What about you? How many things have you done that would have had the audience screaming “Don’t do that!”?  Let me know in the comments.

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I also put spiders outside when I find them in the house, even though I know that didn’t end well for the people in Arachnophobia.


Keep Christmas Creepy, My Friends

By now, everyone knows Christmas is based on pagan traditions. You’re most likely even pretty familiar with Krampus by now. Thanks internet!

Of course, there are probably already half a billion blogs floating around about all the creepy Christmas traditions that so many people have forgotten about, so I’m not going to write another one. But you definitely should google it. It’s a great rabbit hole. However, if you can’t handle an internet time suck right now, because Christmas chaos and such, I still recommend at least reading this article from Smithsonian that talks about the history of telling ghost stories during this time of year. Yay ghost stories!

In any case, what I really want to talk about is how we can bring back the original spookiness of the season. Sure, you could sit around and tell ghost stories like they did before TV, but let’s be honest. Most people under 30 aren’t going to listen unless you record it and upload it to YouTube first.

So, how do we make Christmas creepy again? I have some ideas…

  • You know that annoying elf? The one parents stress over moving every night? Sure you do. So now, do that. Only, instead of using the licensed one, go buy the creepiest thrift store doll you can find, and don’t tell anyone in your house that you bought it. Also, if they ask, deny that you have any idea where it came from. Do you live alone? Sneak it into a friend’s house instead.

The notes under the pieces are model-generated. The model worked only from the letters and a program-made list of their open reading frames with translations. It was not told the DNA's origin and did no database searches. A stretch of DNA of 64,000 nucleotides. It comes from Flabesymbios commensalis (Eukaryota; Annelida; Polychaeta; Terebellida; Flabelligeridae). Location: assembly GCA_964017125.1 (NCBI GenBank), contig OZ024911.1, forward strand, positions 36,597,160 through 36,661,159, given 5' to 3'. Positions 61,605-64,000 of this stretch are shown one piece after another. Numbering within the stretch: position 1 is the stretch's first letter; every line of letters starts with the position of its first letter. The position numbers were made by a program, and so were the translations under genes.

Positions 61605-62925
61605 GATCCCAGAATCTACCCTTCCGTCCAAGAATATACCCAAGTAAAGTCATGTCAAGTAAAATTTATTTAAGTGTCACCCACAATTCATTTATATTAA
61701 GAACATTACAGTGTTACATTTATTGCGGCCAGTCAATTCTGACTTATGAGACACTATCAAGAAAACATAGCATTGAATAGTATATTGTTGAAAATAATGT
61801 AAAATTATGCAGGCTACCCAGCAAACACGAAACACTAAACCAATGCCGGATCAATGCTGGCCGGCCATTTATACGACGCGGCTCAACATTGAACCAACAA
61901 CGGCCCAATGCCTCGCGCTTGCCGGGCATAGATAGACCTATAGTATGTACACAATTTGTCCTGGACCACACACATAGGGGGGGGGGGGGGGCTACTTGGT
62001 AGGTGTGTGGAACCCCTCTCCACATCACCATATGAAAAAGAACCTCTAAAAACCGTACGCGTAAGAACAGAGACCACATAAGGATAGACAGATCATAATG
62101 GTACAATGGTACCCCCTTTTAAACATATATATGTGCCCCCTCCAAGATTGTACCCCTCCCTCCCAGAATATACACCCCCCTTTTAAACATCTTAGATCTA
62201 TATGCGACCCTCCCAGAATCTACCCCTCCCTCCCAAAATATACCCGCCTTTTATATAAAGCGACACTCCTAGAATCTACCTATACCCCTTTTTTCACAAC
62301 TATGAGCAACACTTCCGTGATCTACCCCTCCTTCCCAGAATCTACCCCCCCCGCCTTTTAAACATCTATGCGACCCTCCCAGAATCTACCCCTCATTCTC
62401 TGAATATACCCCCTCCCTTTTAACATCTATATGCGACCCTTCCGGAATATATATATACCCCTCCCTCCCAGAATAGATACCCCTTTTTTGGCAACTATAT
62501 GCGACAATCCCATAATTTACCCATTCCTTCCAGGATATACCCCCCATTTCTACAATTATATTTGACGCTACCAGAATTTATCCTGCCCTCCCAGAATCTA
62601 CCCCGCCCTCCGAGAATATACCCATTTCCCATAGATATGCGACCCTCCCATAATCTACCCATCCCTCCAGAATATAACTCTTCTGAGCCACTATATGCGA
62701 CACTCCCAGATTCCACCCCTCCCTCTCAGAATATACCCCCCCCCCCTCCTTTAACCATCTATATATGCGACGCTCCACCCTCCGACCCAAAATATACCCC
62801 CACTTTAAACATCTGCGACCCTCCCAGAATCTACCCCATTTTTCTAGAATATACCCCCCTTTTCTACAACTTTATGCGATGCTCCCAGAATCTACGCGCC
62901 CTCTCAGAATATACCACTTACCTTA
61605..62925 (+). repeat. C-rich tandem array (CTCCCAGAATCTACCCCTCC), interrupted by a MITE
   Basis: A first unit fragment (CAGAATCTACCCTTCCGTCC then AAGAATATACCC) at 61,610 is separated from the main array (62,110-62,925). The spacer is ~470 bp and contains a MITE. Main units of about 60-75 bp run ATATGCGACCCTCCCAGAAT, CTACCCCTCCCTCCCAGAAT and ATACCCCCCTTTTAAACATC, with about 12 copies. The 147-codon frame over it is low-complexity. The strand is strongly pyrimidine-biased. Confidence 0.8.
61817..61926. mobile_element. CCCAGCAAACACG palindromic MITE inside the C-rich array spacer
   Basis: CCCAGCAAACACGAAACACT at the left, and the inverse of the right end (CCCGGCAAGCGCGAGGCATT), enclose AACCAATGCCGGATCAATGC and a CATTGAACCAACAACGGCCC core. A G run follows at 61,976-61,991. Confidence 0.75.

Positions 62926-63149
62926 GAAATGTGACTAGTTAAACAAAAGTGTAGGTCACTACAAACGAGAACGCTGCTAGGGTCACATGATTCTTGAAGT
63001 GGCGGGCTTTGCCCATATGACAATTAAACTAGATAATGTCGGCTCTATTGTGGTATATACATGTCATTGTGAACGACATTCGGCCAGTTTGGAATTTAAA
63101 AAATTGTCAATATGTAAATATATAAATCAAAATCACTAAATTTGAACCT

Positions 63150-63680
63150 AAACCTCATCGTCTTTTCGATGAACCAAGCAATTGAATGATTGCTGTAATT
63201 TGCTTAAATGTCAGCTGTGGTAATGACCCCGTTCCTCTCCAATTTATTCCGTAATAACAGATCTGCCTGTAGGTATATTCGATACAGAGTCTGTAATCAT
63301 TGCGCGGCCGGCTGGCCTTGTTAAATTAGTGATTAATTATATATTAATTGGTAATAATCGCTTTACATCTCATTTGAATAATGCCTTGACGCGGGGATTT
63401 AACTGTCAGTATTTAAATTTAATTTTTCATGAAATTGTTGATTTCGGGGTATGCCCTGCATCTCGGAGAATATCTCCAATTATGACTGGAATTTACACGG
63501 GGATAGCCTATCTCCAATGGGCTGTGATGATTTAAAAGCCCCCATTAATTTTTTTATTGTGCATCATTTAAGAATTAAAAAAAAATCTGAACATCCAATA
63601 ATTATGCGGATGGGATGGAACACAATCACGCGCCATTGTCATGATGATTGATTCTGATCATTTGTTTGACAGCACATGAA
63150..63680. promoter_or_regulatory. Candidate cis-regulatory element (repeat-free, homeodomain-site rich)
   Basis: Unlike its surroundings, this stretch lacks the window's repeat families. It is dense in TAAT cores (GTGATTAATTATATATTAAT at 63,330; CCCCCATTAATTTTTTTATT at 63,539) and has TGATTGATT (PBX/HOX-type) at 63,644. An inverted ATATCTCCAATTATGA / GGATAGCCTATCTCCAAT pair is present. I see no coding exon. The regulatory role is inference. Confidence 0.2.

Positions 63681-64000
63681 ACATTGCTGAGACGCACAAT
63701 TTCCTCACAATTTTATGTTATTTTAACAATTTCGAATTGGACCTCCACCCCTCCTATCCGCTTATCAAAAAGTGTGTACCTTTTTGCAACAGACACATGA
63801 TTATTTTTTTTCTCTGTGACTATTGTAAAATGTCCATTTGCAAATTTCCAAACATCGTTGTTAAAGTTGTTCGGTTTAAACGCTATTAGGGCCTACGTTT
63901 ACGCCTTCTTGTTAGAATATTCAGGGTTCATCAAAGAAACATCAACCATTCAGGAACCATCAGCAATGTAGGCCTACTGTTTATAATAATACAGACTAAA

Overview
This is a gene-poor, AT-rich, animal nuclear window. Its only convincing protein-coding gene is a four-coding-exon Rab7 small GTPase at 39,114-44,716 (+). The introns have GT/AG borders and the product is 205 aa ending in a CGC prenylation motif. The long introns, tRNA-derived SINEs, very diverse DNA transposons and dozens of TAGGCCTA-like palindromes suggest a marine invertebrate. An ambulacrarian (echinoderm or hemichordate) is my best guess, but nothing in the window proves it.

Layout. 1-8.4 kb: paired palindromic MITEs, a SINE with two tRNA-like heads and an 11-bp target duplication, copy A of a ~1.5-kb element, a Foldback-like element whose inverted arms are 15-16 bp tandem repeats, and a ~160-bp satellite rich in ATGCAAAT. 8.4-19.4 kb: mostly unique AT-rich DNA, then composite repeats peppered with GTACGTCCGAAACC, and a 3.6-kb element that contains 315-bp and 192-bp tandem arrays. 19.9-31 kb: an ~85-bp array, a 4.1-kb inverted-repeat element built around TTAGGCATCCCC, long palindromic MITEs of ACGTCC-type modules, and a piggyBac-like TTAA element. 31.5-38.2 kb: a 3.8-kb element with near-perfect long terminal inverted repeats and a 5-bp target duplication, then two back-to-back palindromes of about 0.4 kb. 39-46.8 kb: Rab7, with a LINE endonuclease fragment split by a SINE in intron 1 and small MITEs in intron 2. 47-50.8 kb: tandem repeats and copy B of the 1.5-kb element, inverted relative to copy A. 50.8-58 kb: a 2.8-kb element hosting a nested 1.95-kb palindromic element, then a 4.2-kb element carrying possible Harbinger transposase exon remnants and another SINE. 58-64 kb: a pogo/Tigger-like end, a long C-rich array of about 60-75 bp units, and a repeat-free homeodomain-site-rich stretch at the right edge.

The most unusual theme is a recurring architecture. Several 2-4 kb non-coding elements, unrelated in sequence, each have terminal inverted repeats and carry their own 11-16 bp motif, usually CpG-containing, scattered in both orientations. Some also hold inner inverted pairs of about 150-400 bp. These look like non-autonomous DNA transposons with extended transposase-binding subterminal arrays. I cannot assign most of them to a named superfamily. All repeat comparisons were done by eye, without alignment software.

• Get a live Christmas tree. They’re filled with insects, which will wake up from their winter dormancy and infest your warm, cozy home. Maybe. Or so I’ve heard. But still definitely tell this to everyone you know who has a live tree. Bonus points if you heard about a friend of a friend who went to the hospital with a terrible ringing in his ear and a splitting headache, only to find out an earwig crawled out of the tree and burrowed into his ear.


  • Do you prefer not lying to your friends and family? Well, it won’t be as exciting, but there are a TON of holiday themed horror movies available for your viewing pleasure. Check out this nowhere-near-complete list. It’s an odd collection of new and old, big budget and low budget, popular and indie.


  1. The Nightmare before Christmas
  2. Krampus
  3. Black Christmas
  4. Gremlins
  5. A Christmas Horror Story
  6. Anna and the Apocalypse
  7. Silent Night, Deadly Night
  8. Shelved


Do you have a favorite holiday horror movie or creepy tradition? Let me know in the comments!

Holiday Hiding
This photo and many other used on this site are available for purchase on my Redbubble site.